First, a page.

Like most of 2020, Halloween will be different this year. In the age of COVID-19, some people are opting for virtual Halloween parties while others may choose to go trick-or-treating as usual.
After all, it’s one of the few activities during which most people would wear a mask, regardless of the pandemic. However, before you plan an elaborate Halloween costume and set out the carved pumpkin on your doorstep, let’s discuss the mischief and dangers that lurk around the Halloween season.
Defending Against Halloween Mischief
The concept of criminal mischief is called “criminal damage to property” in Kansas. It includes knowingly damaging, destroying, defacing, or substantially impairing the use of any property in which another has an interest without the consent of such other person.
This applies to both real and personal property. So, if the teenage mischief makers come out this year, how can you protect yourself and your property from criminal damage?
If you are lawfully in possession of property, such as the owner or tenant, you are justified in the use of force against someone to prevent or terminate an unlawful interference with that property, including both trespass and damage.
When the ghosts and goblins come out at night and begin to destroy your holiday decorations or throw eggs and toilet paper on your property, you can only use the force reasonably necessary to stop them. In your use of this reasonable force, realize that you cannot use deadly force to protect only property. If they are attempting to enter or have entered your home illegally and by force, then you would have a right to use deadly force and would benefit from the added protections offered by the Castle Doctrine.
Costumes, Accessories, and Weapons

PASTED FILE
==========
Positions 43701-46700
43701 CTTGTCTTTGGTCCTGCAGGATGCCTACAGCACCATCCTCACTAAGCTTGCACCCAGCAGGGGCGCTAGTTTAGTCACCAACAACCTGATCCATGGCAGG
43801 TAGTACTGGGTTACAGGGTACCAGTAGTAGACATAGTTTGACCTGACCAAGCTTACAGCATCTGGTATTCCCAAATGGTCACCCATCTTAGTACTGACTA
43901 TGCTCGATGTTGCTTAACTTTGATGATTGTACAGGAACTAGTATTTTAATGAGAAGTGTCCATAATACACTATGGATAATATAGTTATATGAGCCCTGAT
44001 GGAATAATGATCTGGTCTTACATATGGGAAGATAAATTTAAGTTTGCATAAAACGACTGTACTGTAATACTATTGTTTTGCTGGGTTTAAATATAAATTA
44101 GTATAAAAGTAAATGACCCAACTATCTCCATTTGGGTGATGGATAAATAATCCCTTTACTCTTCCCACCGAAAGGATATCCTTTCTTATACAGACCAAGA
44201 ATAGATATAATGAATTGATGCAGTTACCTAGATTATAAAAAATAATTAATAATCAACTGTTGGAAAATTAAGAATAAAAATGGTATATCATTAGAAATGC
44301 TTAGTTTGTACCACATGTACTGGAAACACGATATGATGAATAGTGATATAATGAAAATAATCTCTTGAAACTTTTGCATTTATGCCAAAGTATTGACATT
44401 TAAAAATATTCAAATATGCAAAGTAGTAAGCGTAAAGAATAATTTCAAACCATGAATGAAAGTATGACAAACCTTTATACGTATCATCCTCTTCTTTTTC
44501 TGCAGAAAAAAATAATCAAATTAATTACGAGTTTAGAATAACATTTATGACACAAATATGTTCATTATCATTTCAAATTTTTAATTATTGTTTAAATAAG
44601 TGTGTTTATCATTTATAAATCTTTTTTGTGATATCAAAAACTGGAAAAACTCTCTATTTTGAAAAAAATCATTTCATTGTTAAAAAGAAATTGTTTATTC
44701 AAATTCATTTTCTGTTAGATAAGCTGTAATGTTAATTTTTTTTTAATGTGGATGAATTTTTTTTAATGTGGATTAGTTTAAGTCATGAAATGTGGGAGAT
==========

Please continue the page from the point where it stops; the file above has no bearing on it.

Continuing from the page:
Now, let’s consider some of the things you should be aware of when you are donning a costume. You must exercise a great deal of careful consideration when you are wearing a costume that includes carrying a weapon (cavemen, zombies, zombie slayers, martial arts practitioners, etc.).
If you possess anything that meets the definition of a bludgeon, sandclub, metal knuckles, throwing star, billy, blackjack, slingshot, or any other dangerous or deadly weapon or instrument of like character, and carry it concealed on your person, you are committing the offense of criminal carrying of a weapon, irrespective of your intent.
Thankfully, anything that is a hollow plastic or blow-up object which resembles these items should not land you in jail.
Wearing a Mask During Halloween
Further, if you plan to wear a mask, either as part of a costume or in response to the ongoing mandate issued by the Governor recommending masks, you should be aware that the State of Kansas has no laws that prohibit or criminalize the wearing of a mask while in possession of a firearm. Therefore, it is acceptable to wear a mask while carrying a firearm.
We hope that you will not encounter these or any other dangers this Halloween.
However, if you have any further questions regarding criminal damage to property in the State of Kansas, or your rights, call U.S. LawShield and ask to speak to your Independent Program Attorney.
The preceding should not be construed as legal advice nor the creation of an attorney-client relationship. This is not an endorsement or solicitation for any service. Your situation may be different, so please contact your attorney regarding your specific circumstances. Because the laws, judges, juries, and prosecutors vary from location to location, similar or even identical facts and circumstances to those described in this presentation may result in significantly different legal outcomes. This presentation is by no means a guarantee or promise of any particular legal outcome, positive, negative, or otherwise.